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Adapted from "Rear Admiral Edward Walter Eberle, United States Navy, Deceased" [biography, dated 1 March 1951] in Modern Biographical Files collection, Navy Department Library.

Adapted from "Rear Admiral Edward Walter Eberle, United States Navy, Deceased"
[biography, dated 1 March 1951] in Modern Biographical Files collection, Navy Department Library.
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  • World War I 1917-1918
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  • NHHC-Library

Edward Walter Eberle

17 August 1864 – 6 July 1929

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Edward Walter Eberle, the third Chief of Naval Operations, was born in Denton, Texas, on August 17, 1864.  He was appointed to the US Naval Academy, Annapolis, Maryland, from the Third District of Arkansas in 1881.  Graduated on June 5, 1885, he served the two years at sea, then required by law, before he was commissioned Ensign to rank form July 1, 1887.  He subsequently attained the rank of Rear Admiral to date from September 25, 1919, and served in the temporary rank of Admiral from June 1921 until November 1927, when he reverted to his permanent rank of Rear Admiral.  He was transferred to the Retired List of the US Navy on August 17, 1928, in the rank of Rear Admiral.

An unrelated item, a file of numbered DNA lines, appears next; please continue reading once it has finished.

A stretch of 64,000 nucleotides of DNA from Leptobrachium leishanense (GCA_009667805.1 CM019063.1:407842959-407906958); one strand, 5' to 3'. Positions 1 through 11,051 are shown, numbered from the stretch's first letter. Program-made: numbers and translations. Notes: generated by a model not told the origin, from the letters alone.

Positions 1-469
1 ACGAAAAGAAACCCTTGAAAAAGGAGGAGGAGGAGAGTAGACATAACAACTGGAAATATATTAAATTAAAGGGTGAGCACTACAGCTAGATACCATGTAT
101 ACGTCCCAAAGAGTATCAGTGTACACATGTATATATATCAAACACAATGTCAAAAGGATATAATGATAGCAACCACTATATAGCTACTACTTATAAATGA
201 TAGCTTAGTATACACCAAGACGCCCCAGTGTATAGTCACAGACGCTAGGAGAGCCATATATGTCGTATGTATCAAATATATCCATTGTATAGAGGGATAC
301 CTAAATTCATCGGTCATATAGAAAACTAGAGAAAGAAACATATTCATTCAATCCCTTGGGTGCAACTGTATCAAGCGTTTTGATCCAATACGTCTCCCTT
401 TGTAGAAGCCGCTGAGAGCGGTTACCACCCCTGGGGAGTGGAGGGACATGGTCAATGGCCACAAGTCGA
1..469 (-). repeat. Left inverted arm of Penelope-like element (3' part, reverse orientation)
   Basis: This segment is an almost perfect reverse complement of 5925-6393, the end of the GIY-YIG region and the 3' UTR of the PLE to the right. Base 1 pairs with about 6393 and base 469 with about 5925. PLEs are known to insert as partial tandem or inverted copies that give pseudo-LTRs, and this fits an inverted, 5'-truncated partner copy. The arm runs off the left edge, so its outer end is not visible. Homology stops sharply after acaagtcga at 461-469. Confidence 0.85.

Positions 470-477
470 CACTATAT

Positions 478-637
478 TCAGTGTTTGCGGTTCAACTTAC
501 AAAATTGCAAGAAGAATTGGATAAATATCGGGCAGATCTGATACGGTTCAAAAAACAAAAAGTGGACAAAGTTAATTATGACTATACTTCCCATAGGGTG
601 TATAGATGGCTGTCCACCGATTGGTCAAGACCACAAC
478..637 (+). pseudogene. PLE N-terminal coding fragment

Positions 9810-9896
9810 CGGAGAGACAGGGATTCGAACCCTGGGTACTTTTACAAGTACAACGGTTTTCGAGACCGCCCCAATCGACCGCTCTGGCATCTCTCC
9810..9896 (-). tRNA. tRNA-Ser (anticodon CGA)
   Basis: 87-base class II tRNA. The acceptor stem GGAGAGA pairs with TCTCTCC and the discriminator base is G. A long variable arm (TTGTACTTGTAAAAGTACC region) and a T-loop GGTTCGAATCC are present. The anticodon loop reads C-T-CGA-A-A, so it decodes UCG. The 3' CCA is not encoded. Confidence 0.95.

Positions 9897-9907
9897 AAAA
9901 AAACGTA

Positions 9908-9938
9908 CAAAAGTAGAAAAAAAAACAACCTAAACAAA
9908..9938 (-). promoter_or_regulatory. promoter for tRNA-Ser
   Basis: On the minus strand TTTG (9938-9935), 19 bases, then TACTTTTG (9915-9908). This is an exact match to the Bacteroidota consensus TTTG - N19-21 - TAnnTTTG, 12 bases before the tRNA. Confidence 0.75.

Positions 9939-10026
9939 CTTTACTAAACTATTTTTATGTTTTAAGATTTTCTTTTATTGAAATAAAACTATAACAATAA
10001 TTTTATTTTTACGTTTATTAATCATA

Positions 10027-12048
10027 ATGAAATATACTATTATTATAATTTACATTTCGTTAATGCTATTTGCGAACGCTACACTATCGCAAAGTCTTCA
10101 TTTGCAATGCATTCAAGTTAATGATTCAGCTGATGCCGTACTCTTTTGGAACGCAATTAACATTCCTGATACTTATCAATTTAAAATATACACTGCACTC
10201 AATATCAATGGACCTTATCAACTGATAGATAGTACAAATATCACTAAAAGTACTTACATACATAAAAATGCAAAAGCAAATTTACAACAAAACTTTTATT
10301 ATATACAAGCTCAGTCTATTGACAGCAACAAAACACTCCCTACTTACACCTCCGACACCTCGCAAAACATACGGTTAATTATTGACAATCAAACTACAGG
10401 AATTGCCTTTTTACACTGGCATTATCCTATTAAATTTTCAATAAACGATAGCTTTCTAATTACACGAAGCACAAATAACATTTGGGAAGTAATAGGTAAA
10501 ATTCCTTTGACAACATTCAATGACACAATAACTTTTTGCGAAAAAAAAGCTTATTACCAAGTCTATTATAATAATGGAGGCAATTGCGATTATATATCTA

Following graduation from the Naval Academy in 1885, he had consecutive duty in USS Mohican and USS Shenandoah and while he was aboard the latter vessel, she was assisting in maintaining treaty obligations in the insurrection on the Isthmus of Panama. He had short duty in the Ranger from October 1886 to April 1887, and between August and November 1887, had special duty at the Naval Academy. 

He joined the US Fish Commission Steamer Albatross, which in 1891, under the direction of Alexander Agassiz, made many important contributions to science by the discovery of various forms of sea life and furnished valuable information to hydrographers. He aided in running lines of soundings in the waters of Cape Horn and then steamed in northern Pacific waters sounding and charting the fishing banks so that their location would be readily known to the fisher fold of Alaska and the Northwest.